For over half the existence of the United States, horses were ubiquitous.  They served as the main source of transportation, and were essential to the military and to speedy communication.  They labored in agriculture, and as freight haulers.  Horses were common in everyday life.  It wasn’t until 1909 that President Taft replaced the Presidential horses and carriages with cars, and transformed the White House stable into a garage.  It is natural therefore, that many of our Presidents have been horsemen.  Some were indifferent or reluctant equestrians, but quite a few were true aficionados, obsessed with their horses, riding, racing, and driving them in every spare moment.  While there have been too many Presidents to cover in a short blog post, I’d like to highlight a few.

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Washington at Verplanck’s Point on the North River on September 14, 1782, reviewing the French troops under General Rochambeau on their return from Virginia after the victory at Yorktown.  By John Trumbull – Winterthur Museum, Public Domain, https://commons.wikimedia.org/w/index.php?curid=57115499

George Washington was a highly accomplished horseman, and a founding member of the Alexandria Jockey Club.  As a general he relied on his mounts and his skill as a rider to lead his men.  His favorite horse during the American Revolution was called Nelson.  Washington was an avid fox hunter and before the war Nelson was his primary mount in this activity.  Nelson survived the war and eventually retired to Mount Vernon with the former President (Horses of the Presidents by Leah C. Taylor (2006), the gift of Leah Taylor).

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President Theodore Roosevelt on Bleistein, 1902. (Presidential Horses, White House History No. 19, Fall 2006)

Another Presidential fox hunter was Teddy Roosevelt.  The Library holds an original, handwritten manuscript of “Riding to Hounds on Long Island,” an essay written by Theodore Roosevelt in July 1886 for the Century Illustrated Monthly Magazine. The sport was under attack for being “too English” for Americans to participate in, but Roosevelt advocates for fox hunting as excellent exercise and military training.  He also points out that George Washington, an iconic American, was a fox hunter.  If it was good enough for Washington, why wouldn’t it be good enough for average Americans?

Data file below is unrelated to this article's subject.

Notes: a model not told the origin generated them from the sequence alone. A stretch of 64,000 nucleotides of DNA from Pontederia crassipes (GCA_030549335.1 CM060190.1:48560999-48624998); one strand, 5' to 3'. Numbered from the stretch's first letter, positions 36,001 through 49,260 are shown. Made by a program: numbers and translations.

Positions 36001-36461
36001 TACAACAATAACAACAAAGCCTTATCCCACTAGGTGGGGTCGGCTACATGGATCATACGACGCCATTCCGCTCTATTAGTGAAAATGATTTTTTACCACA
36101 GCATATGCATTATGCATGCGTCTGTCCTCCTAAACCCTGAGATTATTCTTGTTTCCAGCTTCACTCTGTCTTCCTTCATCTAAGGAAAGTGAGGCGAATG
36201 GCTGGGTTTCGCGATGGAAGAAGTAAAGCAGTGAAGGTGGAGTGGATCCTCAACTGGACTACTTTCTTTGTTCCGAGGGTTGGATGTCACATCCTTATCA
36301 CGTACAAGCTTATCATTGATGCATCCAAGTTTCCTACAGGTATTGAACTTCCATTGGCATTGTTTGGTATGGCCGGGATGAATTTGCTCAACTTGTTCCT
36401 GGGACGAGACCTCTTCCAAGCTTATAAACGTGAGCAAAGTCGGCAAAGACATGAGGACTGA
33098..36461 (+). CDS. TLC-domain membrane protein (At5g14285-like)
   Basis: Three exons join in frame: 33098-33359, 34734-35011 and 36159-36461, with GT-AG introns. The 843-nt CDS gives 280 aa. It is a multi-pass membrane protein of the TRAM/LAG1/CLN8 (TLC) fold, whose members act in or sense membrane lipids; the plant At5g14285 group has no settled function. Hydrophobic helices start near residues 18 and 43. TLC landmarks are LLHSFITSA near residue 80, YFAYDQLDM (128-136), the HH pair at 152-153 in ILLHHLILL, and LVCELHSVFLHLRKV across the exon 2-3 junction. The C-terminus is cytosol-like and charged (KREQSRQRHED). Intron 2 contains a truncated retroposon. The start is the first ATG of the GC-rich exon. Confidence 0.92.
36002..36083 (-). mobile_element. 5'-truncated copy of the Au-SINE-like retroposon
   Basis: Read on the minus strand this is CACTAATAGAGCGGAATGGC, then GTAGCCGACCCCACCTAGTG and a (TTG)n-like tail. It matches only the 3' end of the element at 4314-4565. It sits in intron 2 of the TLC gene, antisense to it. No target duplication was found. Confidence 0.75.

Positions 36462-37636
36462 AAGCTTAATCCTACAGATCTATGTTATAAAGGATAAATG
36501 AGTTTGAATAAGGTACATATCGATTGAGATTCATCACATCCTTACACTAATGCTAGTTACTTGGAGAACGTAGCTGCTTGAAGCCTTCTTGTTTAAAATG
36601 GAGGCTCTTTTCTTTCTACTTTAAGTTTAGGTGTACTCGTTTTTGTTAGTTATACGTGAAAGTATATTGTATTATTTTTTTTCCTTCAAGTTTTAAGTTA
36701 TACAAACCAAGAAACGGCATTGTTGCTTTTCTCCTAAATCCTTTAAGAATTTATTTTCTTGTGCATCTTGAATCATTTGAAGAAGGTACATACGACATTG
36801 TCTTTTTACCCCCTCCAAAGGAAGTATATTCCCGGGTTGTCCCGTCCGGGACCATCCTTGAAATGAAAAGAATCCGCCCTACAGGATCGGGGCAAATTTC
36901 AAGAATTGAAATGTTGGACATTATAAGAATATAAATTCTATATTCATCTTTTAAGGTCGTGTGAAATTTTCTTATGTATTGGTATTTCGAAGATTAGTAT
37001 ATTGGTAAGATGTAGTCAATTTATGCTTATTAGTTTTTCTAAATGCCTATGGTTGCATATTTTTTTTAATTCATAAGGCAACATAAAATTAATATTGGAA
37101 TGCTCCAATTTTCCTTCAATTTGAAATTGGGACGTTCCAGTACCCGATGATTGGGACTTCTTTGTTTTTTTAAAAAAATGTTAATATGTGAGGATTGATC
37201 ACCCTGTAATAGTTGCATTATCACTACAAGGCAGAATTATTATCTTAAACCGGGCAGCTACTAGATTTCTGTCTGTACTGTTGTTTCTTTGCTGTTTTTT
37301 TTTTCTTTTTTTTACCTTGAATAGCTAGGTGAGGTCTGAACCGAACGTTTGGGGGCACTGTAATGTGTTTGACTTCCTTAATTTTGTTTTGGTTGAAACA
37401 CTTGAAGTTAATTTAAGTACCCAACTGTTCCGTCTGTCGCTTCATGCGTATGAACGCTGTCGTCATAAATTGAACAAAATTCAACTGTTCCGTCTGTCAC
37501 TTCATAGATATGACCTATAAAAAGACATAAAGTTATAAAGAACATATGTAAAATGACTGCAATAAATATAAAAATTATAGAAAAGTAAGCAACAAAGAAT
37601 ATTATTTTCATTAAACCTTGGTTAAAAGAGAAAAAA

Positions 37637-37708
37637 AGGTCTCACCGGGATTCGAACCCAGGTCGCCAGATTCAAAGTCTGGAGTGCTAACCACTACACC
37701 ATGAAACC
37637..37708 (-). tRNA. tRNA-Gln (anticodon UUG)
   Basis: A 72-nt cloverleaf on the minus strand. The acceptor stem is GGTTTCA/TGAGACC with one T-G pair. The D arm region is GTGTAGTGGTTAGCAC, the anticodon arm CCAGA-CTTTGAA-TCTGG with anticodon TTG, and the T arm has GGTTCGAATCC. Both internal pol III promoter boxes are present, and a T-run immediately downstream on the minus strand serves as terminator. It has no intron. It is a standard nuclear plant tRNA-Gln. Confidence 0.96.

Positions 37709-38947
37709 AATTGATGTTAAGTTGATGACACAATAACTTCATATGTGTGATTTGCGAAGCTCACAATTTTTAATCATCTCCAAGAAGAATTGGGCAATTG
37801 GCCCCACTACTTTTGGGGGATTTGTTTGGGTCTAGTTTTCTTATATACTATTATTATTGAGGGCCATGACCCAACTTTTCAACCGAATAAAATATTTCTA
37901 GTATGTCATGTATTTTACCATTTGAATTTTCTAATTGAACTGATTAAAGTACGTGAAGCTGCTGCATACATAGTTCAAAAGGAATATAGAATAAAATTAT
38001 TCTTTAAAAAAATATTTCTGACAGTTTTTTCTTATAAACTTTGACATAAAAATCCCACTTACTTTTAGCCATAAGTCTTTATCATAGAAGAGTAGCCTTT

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Major General Andrew Jackson, engraved by James B. Longacre after painting by Thomas Sulley c. 1820. (Presidential Horses, White House History No. 19, Fall 2006)

Andrew Jackson’s favorite horses were race horses.  While his passion for racing horses is not unique among Presidents, he is the only President to have run a racing stable out of the White House grounds.  His thoroughbreds raced at courses in Washington and Baltimore.  To avoid the possible scandal of the President participating in a sport that much of the public viewed negatively, his horses were raced under the name of his nephew and private secretary, Andrew Jackson Donelson.  One of his most successful horses, Bolivia, was painted by Edward Troye (Presidential Horses, White House History No. 19, Fall 2006).

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Bolivia by Edward Troye (1836).  Retrieved from Clark Art Institute, http://www.clarkart.edu/Art-Pieces/10996

As yet another military President, Ulysses S. Grant was also an accomplished rider.  It turns out, he was also a bit of a speed demon.  He was actually arrested for exceeding the speed limit while driving his team through the streets of Washington.  He paid a $20 fine on the spot and commended the police officer, but it doesn’t seem that he changed his ways.  There are several more stories of him racing in the streets, including one about a race with a butcher’s delivery wagon.  The butcher’s horse won and Grant eventually purchased the horse for his own stable (Presidents on Wheels by Herbert Ridgeway Collins, 1971).